Suez Canal To Introduce Its Personal Sovereign Wealth Fund
The Suez Canal Authority, popular as the SCA, has revealed its plans to introduce a sovereign wealth fund to safeguard the canal from unforeseen fluctuations and unprecedented crises in worldwide commerce like those resulting from COVID-19, SCA officers have mentioned. The authority channels the revenue derived from the canal with transit charges to the Egyptian Ministry of Finance at each month-end. An SCA official has confessed that it had begun setting apart the revenues to build the sovereign wealth fund.
On 15 December this year, Ibrahim Beshara who heads the SCA’s monetary administration mentioned to the Committee on Budget and Planning that the fund was proposed by the country’s political management as its long-term initiative for the Suez Canal. The Egyptian Ministry of Justice has accredited the invoice framed by the SCA to create the fund.
The new invoice is likely to be up for debate at the House of Deputies when the Cabinet shares its approval. Deep down the potential fund are some pressing problems faced by the canal, the shortest route connecting Asia and Europe, confronted during the earlier interval.
The masterminds behind the new fund are also getting ready for hardships that may come up. The positive impact of the measures has manifested in terms of canal revenues.
The revenue of the Suez Canal from the beginning of this year up to the first half of this month was $6 billion. This is about 13% greater than the revenues fetched by the Suez Canal during the same period in 2020. The SCA estimates that the revenue will rise by 11% in 2022’s first half. The International Monetary Fund estimates the revenues to touch $7.6 billion in FY year 2024-25.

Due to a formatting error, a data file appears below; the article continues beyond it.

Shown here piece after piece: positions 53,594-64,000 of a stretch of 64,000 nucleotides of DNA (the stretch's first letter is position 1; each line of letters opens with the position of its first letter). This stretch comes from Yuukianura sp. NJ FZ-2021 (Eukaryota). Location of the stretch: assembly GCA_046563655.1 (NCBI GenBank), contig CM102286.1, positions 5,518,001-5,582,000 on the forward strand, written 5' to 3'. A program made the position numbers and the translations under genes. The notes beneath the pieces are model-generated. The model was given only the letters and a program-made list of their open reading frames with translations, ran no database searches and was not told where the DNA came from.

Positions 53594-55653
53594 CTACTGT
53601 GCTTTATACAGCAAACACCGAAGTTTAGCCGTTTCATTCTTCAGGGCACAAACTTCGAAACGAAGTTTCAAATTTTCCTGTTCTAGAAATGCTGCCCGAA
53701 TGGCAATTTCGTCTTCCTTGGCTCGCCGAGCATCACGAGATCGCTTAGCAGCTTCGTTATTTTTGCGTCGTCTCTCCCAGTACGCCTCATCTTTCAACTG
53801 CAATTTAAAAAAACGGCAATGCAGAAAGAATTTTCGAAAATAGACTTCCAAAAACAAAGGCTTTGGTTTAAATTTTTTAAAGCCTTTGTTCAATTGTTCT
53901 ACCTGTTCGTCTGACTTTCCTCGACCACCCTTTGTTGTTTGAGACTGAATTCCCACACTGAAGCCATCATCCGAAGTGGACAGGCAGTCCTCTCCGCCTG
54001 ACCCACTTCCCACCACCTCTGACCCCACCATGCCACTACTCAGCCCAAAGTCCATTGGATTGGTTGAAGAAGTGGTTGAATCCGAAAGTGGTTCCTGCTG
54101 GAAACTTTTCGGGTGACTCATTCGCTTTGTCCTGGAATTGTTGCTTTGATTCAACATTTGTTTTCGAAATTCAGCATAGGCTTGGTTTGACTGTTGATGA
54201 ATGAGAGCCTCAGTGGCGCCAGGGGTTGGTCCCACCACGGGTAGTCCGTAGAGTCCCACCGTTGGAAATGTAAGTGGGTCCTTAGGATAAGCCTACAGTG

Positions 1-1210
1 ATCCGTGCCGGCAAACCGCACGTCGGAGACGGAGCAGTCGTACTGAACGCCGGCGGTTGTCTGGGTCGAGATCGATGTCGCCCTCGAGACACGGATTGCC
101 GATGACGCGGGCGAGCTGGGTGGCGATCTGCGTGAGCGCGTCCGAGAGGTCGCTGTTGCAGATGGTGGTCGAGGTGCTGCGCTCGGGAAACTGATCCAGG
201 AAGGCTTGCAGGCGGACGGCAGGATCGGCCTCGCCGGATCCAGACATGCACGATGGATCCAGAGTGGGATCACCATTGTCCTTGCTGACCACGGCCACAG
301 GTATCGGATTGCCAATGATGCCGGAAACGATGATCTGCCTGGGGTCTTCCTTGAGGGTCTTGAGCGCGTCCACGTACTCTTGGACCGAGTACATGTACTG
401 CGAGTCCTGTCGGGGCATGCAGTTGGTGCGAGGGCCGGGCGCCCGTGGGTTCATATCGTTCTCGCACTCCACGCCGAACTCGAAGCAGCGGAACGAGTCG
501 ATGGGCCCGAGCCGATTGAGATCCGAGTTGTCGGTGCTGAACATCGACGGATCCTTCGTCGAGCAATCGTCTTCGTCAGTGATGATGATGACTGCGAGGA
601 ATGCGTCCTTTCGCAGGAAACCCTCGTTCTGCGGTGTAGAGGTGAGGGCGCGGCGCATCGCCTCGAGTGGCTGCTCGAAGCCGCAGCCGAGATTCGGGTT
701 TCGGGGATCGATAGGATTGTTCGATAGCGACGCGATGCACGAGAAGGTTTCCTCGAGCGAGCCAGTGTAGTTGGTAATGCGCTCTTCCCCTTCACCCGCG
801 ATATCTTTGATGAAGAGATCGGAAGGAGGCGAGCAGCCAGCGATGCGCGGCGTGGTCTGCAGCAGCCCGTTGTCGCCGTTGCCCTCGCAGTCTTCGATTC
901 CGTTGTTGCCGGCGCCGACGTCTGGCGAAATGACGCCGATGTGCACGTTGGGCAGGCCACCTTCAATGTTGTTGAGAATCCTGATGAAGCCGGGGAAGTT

Abdel Fattah al-Sisi, the Egyptian President, and his administration planned and invested some billions of dollars over the past six years to boost revenues and enhance its edge against other alternative routes.
Efforts included digging a parallel channel to permit two-way traffic. This happened for the first time ever since the canal has been operating since 1869. Besides, the SCA is also working on deepening and widening certain sections in the canal’s southern part to facilitate the smooth passing of giant container ships.
The idea to widen as well as deepen the canal hit after a huge container vessel accidentally blocked it for a week, delaying maritime trade and also costing the canal’s authority millions of dollars. The blockage of the canal earlier this year taught operators that emergencies may massively cost the canal.
The Suez Canal is critically important for the country as it is a key source of income. It matters to the world, as it is also at the heart of international maritime trade. Almost 12% of the world’s trade passes via the canal to the Red Sea from the Mediterranean Sea and vice versa.
The critical Egyptian waterway receives nearly 30% of the world’s containers from production points globally. However, the canal has been facing threats in recent times, including due to the emergence of possible alternative channels.
Some of the challenges include regional projects that could bypass the Suez Canal, lowering the amount of trade that happens via it.
This best explains the enthusiasm and the eagerness of the government to build a new fund. Beshara has also reportedly talked about the money being kept aside from canal revenues and classified as emergency funds till their new sovereign wealth fund starts operating officially. The upcoming fund, as economists suggest, will help the SCA cope with challenges experienced on this crucial waterway.
These issues also include upgrading the waterway in such a manner that it is prepared to deal with upcoming generations of oil tankers, container vessels, and LNG tankers.
In 2014, Sisi turned to members of the public with the hope of funding the digging of a parallel channel to the Suez Canal. Local financial lenders, including banks, had to offer about 15% to 16% as interest rates to those offering money for the investment certificates. It was again an unprecedented incident in the banking history of Egypt.